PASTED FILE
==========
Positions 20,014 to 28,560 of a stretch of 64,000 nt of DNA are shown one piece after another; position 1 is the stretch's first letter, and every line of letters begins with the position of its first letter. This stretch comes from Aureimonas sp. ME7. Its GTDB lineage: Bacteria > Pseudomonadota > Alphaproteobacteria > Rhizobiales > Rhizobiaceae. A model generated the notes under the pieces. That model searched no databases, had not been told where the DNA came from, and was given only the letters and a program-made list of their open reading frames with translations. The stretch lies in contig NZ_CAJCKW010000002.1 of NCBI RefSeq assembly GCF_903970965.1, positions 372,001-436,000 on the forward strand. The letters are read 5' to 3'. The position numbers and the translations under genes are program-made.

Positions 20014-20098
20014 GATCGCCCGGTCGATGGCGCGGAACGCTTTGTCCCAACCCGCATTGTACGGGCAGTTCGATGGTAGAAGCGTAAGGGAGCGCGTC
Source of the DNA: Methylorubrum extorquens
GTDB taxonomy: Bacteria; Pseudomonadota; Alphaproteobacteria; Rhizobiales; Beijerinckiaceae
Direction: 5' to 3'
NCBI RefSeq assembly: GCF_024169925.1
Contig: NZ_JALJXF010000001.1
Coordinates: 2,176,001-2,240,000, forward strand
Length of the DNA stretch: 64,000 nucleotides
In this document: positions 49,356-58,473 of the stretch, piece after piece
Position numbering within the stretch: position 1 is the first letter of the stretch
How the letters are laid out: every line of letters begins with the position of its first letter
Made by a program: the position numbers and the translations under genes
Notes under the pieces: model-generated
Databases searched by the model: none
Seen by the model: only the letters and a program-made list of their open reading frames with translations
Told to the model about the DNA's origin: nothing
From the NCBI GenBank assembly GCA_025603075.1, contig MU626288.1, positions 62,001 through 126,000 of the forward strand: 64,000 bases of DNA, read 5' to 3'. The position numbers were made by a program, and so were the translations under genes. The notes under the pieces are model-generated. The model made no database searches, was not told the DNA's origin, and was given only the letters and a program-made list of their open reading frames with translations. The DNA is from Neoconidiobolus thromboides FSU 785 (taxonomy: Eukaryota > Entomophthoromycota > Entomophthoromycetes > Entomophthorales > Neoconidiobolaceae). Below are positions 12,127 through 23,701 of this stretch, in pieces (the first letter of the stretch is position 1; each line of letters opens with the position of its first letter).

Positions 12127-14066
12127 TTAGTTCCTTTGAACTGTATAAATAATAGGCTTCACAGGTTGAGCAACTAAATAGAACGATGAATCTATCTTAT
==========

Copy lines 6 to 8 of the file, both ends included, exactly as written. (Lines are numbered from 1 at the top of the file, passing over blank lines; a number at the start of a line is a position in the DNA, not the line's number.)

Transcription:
Direction: 5' to 3'
NCBI RefSeq assembly: GCF_024169925.1
Contig: NZ_JALJXF010000001.1